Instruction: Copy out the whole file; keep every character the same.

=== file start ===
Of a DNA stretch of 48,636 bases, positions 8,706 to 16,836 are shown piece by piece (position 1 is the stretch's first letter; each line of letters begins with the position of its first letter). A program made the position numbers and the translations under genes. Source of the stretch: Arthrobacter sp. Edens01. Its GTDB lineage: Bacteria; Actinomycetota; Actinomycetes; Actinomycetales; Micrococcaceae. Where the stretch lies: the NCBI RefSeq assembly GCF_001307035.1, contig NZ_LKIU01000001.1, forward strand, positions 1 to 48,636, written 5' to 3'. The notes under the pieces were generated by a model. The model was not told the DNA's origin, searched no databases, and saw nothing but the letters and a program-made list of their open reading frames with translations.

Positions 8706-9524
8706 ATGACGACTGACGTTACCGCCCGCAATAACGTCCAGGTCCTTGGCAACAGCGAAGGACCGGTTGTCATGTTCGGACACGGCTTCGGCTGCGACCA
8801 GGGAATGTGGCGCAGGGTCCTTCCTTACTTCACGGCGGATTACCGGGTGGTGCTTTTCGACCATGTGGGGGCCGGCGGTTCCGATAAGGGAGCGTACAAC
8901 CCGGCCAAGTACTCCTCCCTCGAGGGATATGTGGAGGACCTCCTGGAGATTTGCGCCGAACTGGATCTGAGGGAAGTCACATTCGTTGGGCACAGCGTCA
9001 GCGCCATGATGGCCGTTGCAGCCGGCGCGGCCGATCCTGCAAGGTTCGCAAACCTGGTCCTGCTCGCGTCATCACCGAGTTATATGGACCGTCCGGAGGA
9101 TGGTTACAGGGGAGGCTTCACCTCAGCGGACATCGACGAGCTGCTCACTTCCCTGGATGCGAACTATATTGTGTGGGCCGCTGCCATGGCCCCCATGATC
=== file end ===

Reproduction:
Of a DNA stretch of 48,636 bases, positions 8,706 to 16,836 are shown piece by piece (position 1 is the stretch's first letter; each line of letters begins with the position of its first letter). A program made the position numbers and the translations under genes. Source of the stretch: Arthrobacter sp. Edens01. Its GTDB lineage: Bacteria; Actinomycetota; Actinomycetes; Actinomycetales; Micrococcaceae. Where the stretch lies: the NCBI RefSeq assembly GCF_001307035.1, contig NZ_LKIU01000001.1, forward strand, positions 1 to 48,636, written 5' to 3'. The notes under the pieces were generated by a model. The model was not told the DNA's origin, searched no databases, and saw nothing but the letters and a program-made list of their open reading frames with translations.

Positions 8706-9524
8706 ATGACGACTGACGTTACCGCCCGCAATAACGTCCAGGTCCTTGGCAACAGCGAAGGACCGGTTGTCATGTTCGGACACGGCTTCGGCTGCGACCA
8801 GGGAATGTGGCGCAGGGTCCTTCCTTACTTCACGGCGGATTACCGGGTGGTGCTTTTCGACCATGTGGGGGCCGGCGGTTCCGATAAGGGAGCGTACAAC
8901 CCGGCCAAGTACTCCTCCCTCGAGGGATATGTGGAGGACCTCCTGGAGATTTGCGCCGAACTGGATCTGAGGGAAGTCACATTCGTTGGGCACAGCGTCA
9001 GCGCCATGATGGCCGTTGCAGCCGGCGCGGCCGATCCTGCAAGGTTCGCAAACCTGGTCCTGCTCGCGTCATCACCGAGTTATATGGACCGTCCGGAGGA
9101 TGGTTACAGGGGAGGCTTCACCTCAGCGGACATCGACGAGCTGCTCACTTCCCTGGATGCGAACTATATTGTGTGGGCCGCTGCCATGGCCCCCATGATC